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Showing posts from December, 2016

EdCamp Elmbrook 21

  We had out 5th annual EdCamp this past Saturday and it was a very different PD experience. Due to the pandemic, we help the EdCamp virtually. That meant that anyone across the globe could attend. While we usually only have educators from out region attend, we had educators across the nation and in some in Canada attend. In addition, we had an attendee from Turkey! The conference was conducted using Zoom and Zoom breakout rooms for the sessions. The team did a great job of organization and management. I could go on, but this is my first blog post in a while and I'd like to keep it brief. Below you'll find the session board for the day with notes docs linked. We had some wonderful sessions and the notes documents house some wonderful thoughts and resources. So, I recommend checking them out. Although this EdCamp was only for the morning, there was a lot of learning to be had. We had no technology issues from our end as organizers but I can imagine participants may have had iss

EdCamp Elmbrook Wants You!

In 2013, I attended my first EdCamp.  It was EdCamp Milwaukee organized by Chad Kafka, Tammy Lind, and Beth Lisowski.  At that first EdCamp, I met a lot of new faces that I would soon realize were great innovators in education.  It was the day I realized the power of a personal learning network. I learned about gamification from Michael Matera, Google tips and tricks from Jennie Magiera, fantastic tech toys from Tricia Louis, innovative PD design from Jason Bretzmann, and met essential people in my PLN like Brian Durst. The great thing about this network was that it was not grade level or subject specific.  We all had something to contribute to the conversation and something to learn from each other. All the unconferences I have attended have been great experiences.  That is why we have a team that is organizing an EdCamp in own district. It will be held on March 25, 2017, at Brookfield Central High School in Brookfield, WI.  All are welcome and registration is free. Re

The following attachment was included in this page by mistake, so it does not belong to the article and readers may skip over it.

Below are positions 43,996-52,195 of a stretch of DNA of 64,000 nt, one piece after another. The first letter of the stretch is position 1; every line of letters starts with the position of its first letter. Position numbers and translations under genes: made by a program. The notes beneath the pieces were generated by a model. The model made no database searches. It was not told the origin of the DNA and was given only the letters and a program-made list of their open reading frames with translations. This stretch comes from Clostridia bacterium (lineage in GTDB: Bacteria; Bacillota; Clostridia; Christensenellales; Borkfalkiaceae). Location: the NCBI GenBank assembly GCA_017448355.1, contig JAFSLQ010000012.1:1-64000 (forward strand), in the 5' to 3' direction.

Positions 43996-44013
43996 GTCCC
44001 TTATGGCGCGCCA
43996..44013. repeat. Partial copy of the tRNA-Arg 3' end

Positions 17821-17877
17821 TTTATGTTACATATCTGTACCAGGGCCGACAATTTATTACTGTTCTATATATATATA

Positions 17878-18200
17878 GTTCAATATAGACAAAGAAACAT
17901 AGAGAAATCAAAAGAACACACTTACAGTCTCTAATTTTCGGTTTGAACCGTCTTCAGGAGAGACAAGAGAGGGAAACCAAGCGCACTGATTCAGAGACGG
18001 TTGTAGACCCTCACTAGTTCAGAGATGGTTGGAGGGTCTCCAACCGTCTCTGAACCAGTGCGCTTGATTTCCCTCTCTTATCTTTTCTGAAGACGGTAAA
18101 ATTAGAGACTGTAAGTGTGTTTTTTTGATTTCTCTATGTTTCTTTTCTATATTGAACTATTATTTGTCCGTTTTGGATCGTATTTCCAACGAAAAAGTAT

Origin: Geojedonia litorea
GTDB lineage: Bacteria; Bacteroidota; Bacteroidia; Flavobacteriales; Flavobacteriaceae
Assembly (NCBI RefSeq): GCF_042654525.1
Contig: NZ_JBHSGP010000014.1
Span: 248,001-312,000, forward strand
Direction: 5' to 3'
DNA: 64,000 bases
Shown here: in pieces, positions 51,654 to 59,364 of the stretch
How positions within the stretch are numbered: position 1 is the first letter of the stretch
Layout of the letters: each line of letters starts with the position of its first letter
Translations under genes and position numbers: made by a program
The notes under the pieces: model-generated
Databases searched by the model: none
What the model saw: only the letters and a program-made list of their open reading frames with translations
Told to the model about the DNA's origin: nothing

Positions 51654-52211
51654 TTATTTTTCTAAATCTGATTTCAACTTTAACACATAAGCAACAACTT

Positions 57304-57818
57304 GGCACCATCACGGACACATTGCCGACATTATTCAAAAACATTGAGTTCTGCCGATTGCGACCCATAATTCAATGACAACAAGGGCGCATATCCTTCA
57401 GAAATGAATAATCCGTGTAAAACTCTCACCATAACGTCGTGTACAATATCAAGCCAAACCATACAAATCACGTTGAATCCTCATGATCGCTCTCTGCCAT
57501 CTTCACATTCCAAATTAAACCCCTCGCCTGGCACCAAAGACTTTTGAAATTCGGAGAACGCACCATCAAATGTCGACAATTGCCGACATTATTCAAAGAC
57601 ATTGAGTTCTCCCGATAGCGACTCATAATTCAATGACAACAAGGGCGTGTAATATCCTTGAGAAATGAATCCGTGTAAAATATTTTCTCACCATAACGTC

Separate and Equal

I had a good time the last two weeks shifting schedules and experiences around for my physics students.  There was a very good reason for this shifting. Two of my 3 physics classes had the opportunity to share the physics of sound with 4th graders from Swanson Elementary. It's always a struggle when it turns out that some of your students will be able to have a special experience that the others won't.  There was a similar experience earlier this year when we had a different collaboration with Swanson. So what is a teacher to do? It's times like these where some of the greatest physics experiences come in.  I'm able to step out of activities that feel like they have a product that is for assessment.  The end product of the student work will be for them to share or simply be a challenge that will integrate some learning that deals with physics. It's enrichment.  It's not about introducing new content, but extending that content. There's nothing wron

EdCamp Elmbrook is March 25th 2017